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US ranked as the first country to hide money illegally

The United States is the number one destination for hiding money illegally, according to a new report from a tax advocacy group.

This year marks the first time the United States has ranked first on the FACT Coalition’s Financial Secrecy Index, the Washington-based organization said Tuesday. The United States ranked above traditional tax havens Singapore, Switzerland and Luxembourg, which round out the top four nations. The Cayman Islands, which many Americans associate with offshore bank accounts, ranks 14th on the group’s list.

“America often says ‘We’re #1’ but that’s something we don’t want to be #1 at,” said Ian Gary, executive director of FACT Coalition.

The findings come as the United States cracks down on the wealth of Russian oligarchs after Russia invaded Ukraine. The United States has imposed financial sanctions on some oligarchs, including billionaires Alisher Usmanov and Igor Shuvalov, but this task has been made more difficult by the fact that much of this wealth is hidden in a complex network of assets. real estate, private investment accounts and anonymous. shell companies, Quartz reported.

The Department of Justice has created a new KleptoCapture task force aimed specifically at finding hidden Russian wealth.

The FACT coalition examined the financial rules of around 100 countries, including laws that make it easier for criminals to hide and launder money. Experts say the main reason the United States topped the list is the Treasury Department’s lack of funding to enforce a new anti-money laundering law.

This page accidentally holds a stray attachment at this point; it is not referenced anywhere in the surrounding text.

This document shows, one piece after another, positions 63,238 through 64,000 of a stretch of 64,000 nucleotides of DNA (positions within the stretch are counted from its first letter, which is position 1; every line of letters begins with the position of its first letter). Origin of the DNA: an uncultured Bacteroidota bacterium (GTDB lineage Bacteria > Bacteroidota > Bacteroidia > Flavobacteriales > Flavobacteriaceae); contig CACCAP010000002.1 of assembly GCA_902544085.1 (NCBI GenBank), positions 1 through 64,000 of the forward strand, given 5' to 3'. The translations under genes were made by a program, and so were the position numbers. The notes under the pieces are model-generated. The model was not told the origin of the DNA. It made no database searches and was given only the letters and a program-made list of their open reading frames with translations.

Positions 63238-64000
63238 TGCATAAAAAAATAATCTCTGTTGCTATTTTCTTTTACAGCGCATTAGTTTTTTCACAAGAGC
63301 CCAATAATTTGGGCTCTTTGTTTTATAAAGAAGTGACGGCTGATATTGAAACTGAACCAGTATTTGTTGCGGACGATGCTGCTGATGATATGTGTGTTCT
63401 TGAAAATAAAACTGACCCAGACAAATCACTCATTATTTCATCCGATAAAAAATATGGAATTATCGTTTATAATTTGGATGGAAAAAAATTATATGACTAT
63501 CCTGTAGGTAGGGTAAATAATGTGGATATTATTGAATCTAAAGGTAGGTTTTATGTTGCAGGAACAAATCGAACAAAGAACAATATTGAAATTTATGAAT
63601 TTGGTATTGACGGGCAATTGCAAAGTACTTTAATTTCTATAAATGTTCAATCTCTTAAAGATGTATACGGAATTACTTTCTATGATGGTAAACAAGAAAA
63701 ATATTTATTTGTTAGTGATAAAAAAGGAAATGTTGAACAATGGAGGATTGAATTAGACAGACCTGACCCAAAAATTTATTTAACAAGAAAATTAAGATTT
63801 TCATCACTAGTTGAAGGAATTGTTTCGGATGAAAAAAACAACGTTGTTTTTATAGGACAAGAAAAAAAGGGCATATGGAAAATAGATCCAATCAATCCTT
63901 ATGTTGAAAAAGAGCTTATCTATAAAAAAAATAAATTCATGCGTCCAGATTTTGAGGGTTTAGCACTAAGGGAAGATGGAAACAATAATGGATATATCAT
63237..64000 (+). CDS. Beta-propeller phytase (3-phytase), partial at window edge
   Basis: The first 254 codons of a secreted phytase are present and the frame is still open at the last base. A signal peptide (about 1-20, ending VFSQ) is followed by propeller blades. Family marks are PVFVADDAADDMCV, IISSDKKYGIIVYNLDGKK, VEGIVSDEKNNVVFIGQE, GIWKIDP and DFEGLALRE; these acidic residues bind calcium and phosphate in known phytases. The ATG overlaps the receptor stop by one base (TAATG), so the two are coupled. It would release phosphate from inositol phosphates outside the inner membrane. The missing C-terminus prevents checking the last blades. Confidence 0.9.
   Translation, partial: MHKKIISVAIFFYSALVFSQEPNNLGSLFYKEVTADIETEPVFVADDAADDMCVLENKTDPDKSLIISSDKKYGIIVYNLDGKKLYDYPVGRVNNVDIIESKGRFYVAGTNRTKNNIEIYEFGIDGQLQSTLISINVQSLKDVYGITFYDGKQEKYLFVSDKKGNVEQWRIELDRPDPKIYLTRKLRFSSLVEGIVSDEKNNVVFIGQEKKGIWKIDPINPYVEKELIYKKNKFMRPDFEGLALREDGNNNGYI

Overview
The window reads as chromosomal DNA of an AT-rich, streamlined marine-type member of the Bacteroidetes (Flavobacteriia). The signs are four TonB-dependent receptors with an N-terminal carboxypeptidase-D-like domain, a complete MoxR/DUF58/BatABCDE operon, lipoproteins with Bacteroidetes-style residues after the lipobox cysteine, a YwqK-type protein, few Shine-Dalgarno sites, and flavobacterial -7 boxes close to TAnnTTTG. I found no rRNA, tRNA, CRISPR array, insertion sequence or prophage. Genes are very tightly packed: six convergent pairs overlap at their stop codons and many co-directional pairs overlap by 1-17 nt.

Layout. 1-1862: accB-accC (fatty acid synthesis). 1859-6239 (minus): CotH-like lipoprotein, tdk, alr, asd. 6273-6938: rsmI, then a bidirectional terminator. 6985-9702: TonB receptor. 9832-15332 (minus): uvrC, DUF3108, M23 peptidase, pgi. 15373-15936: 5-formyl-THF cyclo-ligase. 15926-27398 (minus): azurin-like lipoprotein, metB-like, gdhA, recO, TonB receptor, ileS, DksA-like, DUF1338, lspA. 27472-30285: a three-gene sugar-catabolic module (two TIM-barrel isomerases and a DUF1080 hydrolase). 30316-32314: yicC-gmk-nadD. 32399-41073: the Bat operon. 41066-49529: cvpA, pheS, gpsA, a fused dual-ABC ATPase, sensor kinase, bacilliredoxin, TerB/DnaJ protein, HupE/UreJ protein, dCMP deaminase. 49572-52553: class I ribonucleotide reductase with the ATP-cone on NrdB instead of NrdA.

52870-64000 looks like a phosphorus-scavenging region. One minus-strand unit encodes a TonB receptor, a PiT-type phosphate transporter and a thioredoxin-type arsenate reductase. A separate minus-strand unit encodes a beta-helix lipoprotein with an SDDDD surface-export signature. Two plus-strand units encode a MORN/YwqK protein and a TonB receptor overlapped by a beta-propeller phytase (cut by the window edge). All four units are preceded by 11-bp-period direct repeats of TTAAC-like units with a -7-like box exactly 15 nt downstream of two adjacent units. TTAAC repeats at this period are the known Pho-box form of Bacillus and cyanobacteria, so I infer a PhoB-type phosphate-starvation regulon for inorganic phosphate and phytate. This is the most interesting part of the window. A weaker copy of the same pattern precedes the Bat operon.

In December 2020, Congress passed the Corporate Transparency Act, which requires anyone who forms a shell company in the United States to list the name of an owner. Under the law, the Treasury Department’s Financial Crimes Enforcement Network, or FinCEN, is responsible for enforcing the rules.

But experts said FinCEN needs additional funds, staff and technology to take on this new task and investigate who is illegally hiding money. Biden administration officials are asking Congress to send $210 million to FinCEN as part of the US government’s proposed budget for 2023, which represents an increase of about 30% over its current funding.

Stricter laws needed

FACT has concluded that almost all developed countries should adopt stricter financial laws, especially regarding the ownership of shell companies. Failure to do so allows terror groups to covertly fund their operations and oligarchs to evade taxes, coalition officials said.

It’s unclear how much money is illegally hidden within US borders, according to anti-money laundering experts. But the US Treasury Department previously pegged the figure at around 2% of national GDP, which today stands at $480 billion.

US officials have long been aware of money laundering activities in the United States. More recently, Treasury Secretary Janet Yellen said in December that “the best place to hide and launder ill-gotten gains is actually the United States.”

It takes less effort to set up a front company in the United States than to get a library card, said Lakshmi Kumar, a terrorist financing expert at Washington think tank Global Financial Integrity. This is because an applicant must verify their identity to use the library, but a shell company does not, he said.

Christopher J. Brooks

Khristopher J. Brooks is a reporter for TUSEN MoneyWatch and covers business, consumer and financial stories ranging from economic inequality and housing issues to bankruptcies and sports affairs.

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